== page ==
Although lacto-ovo vegetarians have been found to have adequate intakes of calcium and vitamin B12 through diet alone, vegans and others may want to consider taking supplements specifically for these nutrients if they are not able to meet their needs through their normal diet. Vegetarians and vegans may want to consider taking a supplement for iron and/or vitamin D if they are not receiving enough of these nutrients. If you’re concerned about receiving enough of any of these nutrients, talk to your doctor or a registered dietitian. Overall, you most likely do not need a daily multi-vitamin and mineral but possibly need a specific nutrient supplement.
If you feel that you’re not receiving proper nutrition through your diet for any reason, then you might want to consider taking a daily multi-vitamin or supplement. However, you should first consider talking to a nutrition expert, such as a registered dietitian, who may be able to give you advice on how to incorporate more nutrient-dense foods into your meals. Vitamin pills should never replace foods especially because they don’t contain fiber or the phytonutrients (substances found in plants) that are only present in foods. If you do end up shopping for a daily multi-vitamin and mineral, you can begin by looking for ones that say “vegetarian” or “vegan” on the packaging. Keep in mind that even if they state this on the box or bottle, you should still further investigate the packaging by looking at the “supplement facts” which is similar to a “nutrition facts” label that you find on food packages. Here are some points to keep in mind when you’re shopping for vitamins or supplements:
The contents of this article, our website and our other publications, including Vegetarian Journal, are not intended to provide personal medical advice. Medical advice should be obtained from a qualified health professional. We often depend on product and ingredient information from company statements. It is impossible to be 100% sure about a statement, info can change, people have different views, and mistakes can be made. Please use your best judgment about whether a product is suitable for you. To be sure, do further research or confirmation on your own.
By Reed Mangels, PhD, RD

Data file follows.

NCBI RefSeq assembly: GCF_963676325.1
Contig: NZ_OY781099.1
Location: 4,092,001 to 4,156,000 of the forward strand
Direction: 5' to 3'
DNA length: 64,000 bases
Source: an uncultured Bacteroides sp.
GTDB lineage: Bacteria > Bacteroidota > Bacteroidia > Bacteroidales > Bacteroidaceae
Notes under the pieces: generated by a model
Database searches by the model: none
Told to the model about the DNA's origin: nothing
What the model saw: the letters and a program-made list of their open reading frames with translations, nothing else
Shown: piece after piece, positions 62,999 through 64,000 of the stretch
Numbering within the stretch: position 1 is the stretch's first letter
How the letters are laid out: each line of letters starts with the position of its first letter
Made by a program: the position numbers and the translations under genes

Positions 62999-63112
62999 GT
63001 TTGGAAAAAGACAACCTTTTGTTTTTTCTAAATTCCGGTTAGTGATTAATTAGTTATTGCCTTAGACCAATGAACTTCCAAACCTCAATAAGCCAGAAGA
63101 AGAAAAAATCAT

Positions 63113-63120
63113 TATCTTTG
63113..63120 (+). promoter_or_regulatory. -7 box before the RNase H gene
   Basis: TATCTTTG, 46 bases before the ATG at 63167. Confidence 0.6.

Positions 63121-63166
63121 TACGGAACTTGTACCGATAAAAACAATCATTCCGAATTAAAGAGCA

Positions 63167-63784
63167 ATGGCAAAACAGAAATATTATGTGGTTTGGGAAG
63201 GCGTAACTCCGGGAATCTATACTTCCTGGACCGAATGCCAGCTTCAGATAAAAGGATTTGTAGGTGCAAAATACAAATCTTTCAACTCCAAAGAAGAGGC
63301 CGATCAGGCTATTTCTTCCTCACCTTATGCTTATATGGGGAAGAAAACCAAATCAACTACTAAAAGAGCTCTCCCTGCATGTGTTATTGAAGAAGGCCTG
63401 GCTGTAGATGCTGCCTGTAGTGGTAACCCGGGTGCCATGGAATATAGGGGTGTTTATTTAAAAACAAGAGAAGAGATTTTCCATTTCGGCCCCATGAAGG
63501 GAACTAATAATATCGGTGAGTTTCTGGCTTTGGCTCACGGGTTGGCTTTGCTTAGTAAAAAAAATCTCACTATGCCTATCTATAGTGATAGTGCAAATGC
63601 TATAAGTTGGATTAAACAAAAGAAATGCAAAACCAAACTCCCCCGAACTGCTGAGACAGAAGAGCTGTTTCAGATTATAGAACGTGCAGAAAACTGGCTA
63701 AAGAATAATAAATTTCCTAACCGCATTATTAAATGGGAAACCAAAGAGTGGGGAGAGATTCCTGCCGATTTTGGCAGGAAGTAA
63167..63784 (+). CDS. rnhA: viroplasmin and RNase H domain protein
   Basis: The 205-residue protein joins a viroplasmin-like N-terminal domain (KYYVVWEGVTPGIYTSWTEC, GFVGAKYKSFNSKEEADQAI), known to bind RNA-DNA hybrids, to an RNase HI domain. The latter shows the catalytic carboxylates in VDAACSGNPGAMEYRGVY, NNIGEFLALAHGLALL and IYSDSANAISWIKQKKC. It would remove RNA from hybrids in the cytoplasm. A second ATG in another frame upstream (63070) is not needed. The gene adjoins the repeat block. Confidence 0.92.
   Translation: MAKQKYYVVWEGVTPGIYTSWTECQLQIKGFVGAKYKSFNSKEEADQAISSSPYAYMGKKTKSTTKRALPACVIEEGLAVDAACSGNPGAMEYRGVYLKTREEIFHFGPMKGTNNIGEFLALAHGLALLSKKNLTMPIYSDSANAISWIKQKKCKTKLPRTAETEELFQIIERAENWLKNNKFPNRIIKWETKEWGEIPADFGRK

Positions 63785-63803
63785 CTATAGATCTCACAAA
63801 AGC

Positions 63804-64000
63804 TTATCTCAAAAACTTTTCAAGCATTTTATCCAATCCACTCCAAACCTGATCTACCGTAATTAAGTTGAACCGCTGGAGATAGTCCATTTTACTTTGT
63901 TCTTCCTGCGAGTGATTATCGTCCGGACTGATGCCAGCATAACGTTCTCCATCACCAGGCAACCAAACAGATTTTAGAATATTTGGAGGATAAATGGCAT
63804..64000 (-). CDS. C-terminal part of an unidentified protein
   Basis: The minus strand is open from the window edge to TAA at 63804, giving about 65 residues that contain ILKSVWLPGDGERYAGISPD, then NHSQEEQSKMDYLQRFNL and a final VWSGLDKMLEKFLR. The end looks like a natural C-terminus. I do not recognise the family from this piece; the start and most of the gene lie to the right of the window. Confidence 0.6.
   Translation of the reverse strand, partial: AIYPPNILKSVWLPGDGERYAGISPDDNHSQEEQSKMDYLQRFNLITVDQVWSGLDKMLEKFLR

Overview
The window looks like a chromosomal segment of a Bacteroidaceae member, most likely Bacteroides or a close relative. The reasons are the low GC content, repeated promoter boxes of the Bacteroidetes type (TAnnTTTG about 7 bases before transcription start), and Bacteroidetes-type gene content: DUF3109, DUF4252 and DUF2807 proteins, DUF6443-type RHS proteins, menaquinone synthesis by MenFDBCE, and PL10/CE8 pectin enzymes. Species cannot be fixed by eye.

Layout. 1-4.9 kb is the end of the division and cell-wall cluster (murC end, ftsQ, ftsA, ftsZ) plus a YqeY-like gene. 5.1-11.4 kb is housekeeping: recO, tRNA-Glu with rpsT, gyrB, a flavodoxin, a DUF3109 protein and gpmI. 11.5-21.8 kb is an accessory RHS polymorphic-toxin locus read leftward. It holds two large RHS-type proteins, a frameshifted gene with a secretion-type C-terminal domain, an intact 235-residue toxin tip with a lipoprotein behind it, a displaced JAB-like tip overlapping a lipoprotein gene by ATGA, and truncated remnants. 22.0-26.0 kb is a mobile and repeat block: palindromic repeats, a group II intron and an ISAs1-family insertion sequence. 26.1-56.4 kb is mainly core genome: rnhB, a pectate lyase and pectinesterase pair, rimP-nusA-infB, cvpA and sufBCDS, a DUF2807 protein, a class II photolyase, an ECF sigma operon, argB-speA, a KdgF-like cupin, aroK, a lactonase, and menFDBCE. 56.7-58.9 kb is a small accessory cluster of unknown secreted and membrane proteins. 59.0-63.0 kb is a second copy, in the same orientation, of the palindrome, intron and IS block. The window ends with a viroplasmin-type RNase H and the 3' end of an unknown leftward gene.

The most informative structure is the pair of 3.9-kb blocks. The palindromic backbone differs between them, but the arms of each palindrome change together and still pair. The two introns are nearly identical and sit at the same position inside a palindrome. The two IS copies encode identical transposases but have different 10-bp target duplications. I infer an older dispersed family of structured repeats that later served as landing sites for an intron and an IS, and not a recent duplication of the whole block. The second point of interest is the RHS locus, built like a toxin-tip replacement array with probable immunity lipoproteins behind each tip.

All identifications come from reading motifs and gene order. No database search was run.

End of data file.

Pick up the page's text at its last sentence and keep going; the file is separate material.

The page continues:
VRG often gets questions about the oxalate content of vegan foods. Some people limit their dietary oxalate intake because of conditions such as kidney stones, fibromyalgia, and interstitial cystitis. There are a number of resources for people interested in knowing more about the amount of oxalate in different foods. We pointed out some in this blog post from 2011: http://www.vrg.org/blog/2011/05/30/oxalic-acid/. Jack Norris, RD, a vegan dietitian, frequently writes about oxalates on his blog. One of his posts led us to a list of tables developed by the Harvard School of Public Health, which list the oxalate content of many foods. Even with all of these resources, we were stumped when we received a question from a reader about the amount of oxalate in seitan.
We contacted Michael Liebman, PhD, a professor at the University of Wyoming, who has done research on the oxalate content of foods. He agreed to analyze a sample of gluten flour which is used to make seitan. Dr. Liebman found that 100 grams of Arrowhead Mills Vital Wheat Gluten had 54 mg of total oxalate and 15.1 mg of soluble oxalate. Soluble oxalate appears to be more easily absorbed. Dr. Liebman concluded that a tablespoon of Vital Wheat Gluten (which weighs 9 grams) has 4.9 mg of total oxalate.
We took these numbers and used a recipe for seitan from Vegetarian Journal. According to this recipe, 2 cups of gluten flour yields 5 or 6 servings (4 ounces) of seitan. The gluten flour would contribute 26-31 mg of oxalate to a 4 ounce serving of seitan. The total oxalate in the seitan would be somewhat higher depending on the other ingredients which were used. Other ingredients in the seitan recipe were not included in the calculation. These ingredients include garlic powder, ground ginger, water or vegetable stock, lite tamari, Braggs liquid amino acids, or soy sauce, and optional sesame oil. The broth to cook the seitan contains tamari or soy sauce, kombu (a type of seaweed), and optional ginger. We are uncertain as to how much oxalate from the broth ingredients is present in the seitan and if some oxalate from the seitan is lost into the cooking broth so our estimate of the oxalate content of the seitan is just that, an estimate. Ginger, garlic, and soy sauce have all been identified as low in oxalates in one or more databases.